5280 has been Denver's magazine since 1993. They are a classic Denver read with all the best angles on anything happening in the Mile High.
I spoke at an event last fall, and one of the women in attendance is married to the Senior Staff Writer at 5280. Kristen began following my blog, and when my world ruptured, she shared my story with her husband, Robert Sanchez. Robert contacted me last summer to ask if he could tell our story in the magazine. We have met many times over the last six months, he has studied our family with discretion and integrity, and the December issue of the magazine will feature his words. This has been a 100% positive experience from beginning to end, and I have been honored to work with Robert and his team. They give journalism a great name.
I met this week with 5280's photographer, Jeff Panis. We met at Starbucks for our first impressions, and we talked over coffee and a banana. He said I was a brave woman. He said he had read my story. He said I have a radiant smile. He said the photos would be easy and fun. He raised his coffee cup to life for the living, a mom who gets out of bed because she loves her kids, and a husband who would be proud to see the three of them moving forward, one step at a time.
He diffused my every apprehension.
He asked if I felt comfortable to offer my home as the site for the photo shoot.
My first thought: The sink is filled with dishes, there is a layer of dust on virtually everything, and I haven't run the vacuum since June.
My second thought: If I'm going to tell this story, I'm going to tell the truth. I don't have my act together. My house is loved and lived in.
"Let's do it."
We reconvened in my living room ten minutes later, and I made a quick sweep of the toys and string cheese wrappers from the living room floor before I opened the front door.
Jeff chatted with me as he filled my living room with contraptions and equipment similar to Richard Haney's flight of the balloon boy. He tested the lighting, the angles, the exposure. He said photography is 90% preparation and 10% execution, so he had much to do before he really needed me at all.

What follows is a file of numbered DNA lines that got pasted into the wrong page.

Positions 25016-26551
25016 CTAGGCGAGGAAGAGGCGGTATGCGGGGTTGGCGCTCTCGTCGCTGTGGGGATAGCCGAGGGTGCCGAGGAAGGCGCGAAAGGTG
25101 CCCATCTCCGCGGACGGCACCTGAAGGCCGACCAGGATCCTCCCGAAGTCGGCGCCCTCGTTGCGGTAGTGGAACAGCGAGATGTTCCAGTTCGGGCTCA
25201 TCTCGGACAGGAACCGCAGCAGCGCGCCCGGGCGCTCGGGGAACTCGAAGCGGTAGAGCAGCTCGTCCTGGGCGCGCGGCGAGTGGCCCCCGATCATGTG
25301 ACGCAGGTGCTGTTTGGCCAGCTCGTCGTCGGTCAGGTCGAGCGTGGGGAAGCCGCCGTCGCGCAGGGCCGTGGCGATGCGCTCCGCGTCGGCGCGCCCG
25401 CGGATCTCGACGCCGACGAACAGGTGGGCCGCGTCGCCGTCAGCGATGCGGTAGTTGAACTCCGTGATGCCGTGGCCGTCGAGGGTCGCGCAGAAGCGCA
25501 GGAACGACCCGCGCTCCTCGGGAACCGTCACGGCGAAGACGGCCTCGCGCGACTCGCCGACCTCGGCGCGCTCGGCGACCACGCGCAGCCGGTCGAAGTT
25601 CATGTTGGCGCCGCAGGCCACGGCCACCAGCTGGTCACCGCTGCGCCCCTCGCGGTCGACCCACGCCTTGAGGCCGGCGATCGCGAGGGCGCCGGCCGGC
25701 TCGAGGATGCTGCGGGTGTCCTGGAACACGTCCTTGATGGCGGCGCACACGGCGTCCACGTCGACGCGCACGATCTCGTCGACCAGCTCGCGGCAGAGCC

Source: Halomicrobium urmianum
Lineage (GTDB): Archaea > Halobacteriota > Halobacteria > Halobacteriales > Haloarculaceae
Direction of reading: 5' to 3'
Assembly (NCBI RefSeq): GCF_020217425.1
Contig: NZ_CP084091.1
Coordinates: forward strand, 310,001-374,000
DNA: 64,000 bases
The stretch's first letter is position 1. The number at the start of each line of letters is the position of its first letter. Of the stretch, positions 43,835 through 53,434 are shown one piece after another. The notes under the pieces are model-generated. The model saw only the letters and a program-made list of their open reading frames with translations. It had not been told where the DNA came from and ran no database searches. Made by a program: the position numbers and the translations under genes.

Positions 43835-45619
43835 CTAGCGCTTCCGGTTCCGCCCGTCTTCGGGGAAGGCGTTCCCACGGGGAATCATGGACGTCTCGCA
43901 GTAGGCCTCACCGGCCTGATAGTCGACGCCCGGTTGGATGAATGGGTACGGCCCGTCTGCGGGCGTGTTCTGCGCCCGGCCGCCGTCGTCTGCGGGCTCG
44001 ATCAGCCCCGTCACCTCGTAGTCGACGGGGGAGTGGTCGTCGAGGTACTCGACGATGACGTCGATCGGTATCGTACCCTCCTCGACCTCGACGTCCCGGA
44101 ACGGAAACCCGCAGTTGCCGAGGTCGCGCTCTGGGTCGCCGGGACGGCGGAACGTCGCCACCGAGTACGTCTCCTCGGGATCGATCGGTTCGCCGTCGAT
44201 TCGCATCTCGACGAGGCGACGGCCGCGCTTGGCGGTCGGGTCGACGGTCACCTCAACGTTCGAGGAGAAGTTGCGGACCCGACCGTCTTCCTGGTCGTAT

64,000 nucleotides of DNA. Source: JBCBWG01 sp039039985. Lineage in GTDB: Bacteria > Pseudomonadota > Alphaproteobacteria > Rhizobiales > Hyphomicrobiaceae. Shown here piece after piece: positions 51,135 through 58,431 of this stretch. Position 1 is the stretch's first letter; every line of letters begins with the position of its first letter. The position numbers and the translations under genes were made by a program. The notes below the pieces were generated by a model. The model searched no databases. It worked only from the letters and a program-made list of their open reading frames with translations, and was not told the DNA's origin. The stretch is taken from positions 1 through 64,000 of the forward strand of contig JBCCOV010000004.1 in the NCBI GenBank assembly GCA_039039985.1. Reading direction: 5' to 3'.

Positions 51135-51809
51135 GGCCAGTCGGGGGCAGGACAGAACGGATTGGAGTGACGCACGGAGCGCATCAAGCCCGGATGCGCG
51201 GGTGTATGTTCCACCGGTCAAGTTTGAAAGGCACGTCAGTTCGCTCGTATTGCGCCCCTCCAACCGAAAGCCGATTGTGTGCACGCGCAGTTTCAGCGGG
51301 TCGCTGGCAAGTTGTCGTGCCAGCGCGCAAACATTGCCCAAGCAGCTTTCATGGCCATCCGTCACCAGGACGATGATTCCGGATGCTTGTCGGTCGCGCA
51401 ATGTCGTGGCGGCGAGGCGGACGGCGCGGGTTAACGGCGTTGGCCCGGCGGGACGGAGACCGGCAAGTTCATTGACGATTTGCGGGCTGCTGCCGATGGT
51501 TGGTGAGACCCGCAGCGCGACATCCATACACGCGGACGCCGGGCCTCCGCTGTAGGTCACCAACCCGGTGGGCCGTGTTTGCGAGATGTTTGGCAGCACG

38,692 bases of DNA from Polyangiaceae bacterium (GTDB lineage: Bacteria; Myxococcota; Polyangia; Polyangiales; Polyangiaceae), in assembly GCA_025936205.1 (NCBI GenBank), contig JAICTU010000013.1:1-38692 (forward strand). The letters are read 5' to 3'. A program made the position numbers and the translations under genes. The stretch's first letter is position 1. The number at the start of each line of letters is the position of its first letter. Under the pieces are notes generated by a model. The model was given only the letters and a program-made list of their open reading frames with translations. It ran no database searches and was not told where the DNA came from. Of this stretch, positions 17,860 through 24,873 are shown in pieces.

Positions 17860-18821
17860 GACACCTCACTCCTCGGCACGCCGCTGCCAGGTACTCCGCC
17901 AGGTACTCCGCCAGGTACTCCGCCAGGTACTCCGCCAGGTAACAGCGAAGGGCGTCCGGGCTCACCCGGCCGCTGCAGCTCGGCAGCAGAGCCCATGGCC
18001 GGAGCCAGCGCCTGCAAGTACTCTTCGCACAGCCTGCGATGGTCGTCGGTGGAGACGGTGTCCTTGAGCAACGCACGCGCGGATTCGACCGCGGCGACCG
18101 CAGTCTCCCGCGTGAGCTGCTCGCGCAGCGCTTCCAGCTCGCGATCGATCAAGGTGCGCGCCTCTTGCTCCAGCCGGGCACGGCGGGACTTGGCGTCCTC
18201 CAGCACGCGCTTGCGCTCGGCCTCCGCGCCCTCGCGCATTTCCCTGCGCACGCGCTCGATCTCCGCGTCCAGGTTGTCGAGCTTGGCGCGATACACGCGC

He asked if he could slip upstairs into the loft to add the lighting that would shine into the stairwell where I would sit for the photos. (Sure, if you don't mind stepping over the piles of yesterday's unfinished laundry.) While he was upstairs, I gathered the flip-flops, wayward socks, magazines, and washcloths that were strewn on the stairs; I piled them all on the coffee table.
(It's a good thing I never claimed to win any Good Housekeeping Awards. Otherwise I might have been nervous. The good news is when you live the truth, you have no lies to remember.)
When he gave me the thumbs up, I took my place in the setting he had in mind: a casual posture on the carpeted steps, my elbows on my knees, my hands relaxed, and my face looking straight into the lens.
Here's the thing. In family portraits, you want to present your best color scheme and keep everyone still long enough for the shutter to click.
In personal portraits, you want your best smile, your chin up, your eyes engaged, and your best you.
In this article, they seek to capture the authentic me, the genuine posture and heart of a girl whose husband died ten months ago. I'm not down for the count, but neither am I ready to lead a parade.
It took me a while to find my groove, to find myself.
Jeff snapped a dozen pictures, and then he sat down next to me to show me the digital thumbnails.
The lighting was excellent, the angle was smart, and he somehow avoided the smudgy fingerprints on the railing and the crumbs on the carpet. But as I looked at my face on his screen, I was distracted by what he captured.
My eyes were overwhelmingly sad. I've never seen that girl in a picture before.
He said, "I don't think I've found you yet."
"No, I don't think that's really me." And yet, I don't know how to change the spirit of my eyes any more than I know how to change the length of my nose.
"Let's keep trying, Tricia. We'll find you."
Round two. I kept smiling too much or not enough. I wasn't real. I wasn't me.
He looked at me over the camera. "Where is the confident girl? I know she's in there."
Interesting you should ask. I've been looking for her for months.
He was patient. My heart cannot be rushed.
"Look at me," he said. Click.
"Now show me the smile I saw when I walked into Starbucks." Click.
"Now ease it back a bit." Click.
"Now give me that small smile." Click.
"Yes. That's it. That girl right there." Click, click, click. Click.
Two dozen shots later, he sat down next to me again. "Look, Tricia. Look at this one. See?" He beamed with the contentment of sought out discovery.
Photo by Jeff Panis
It was me. Quiet, reserved, casual. Gentle smile with a subtle light in my eyes.
I contend that the algorithm of photography is 90% science and 10% art. But that 10% holds the heart. Without that, it's only a snapshot.
If you're near a newsstand, please pick up a copy of 5280 magazine. It's a tremendous publication, from start to finish.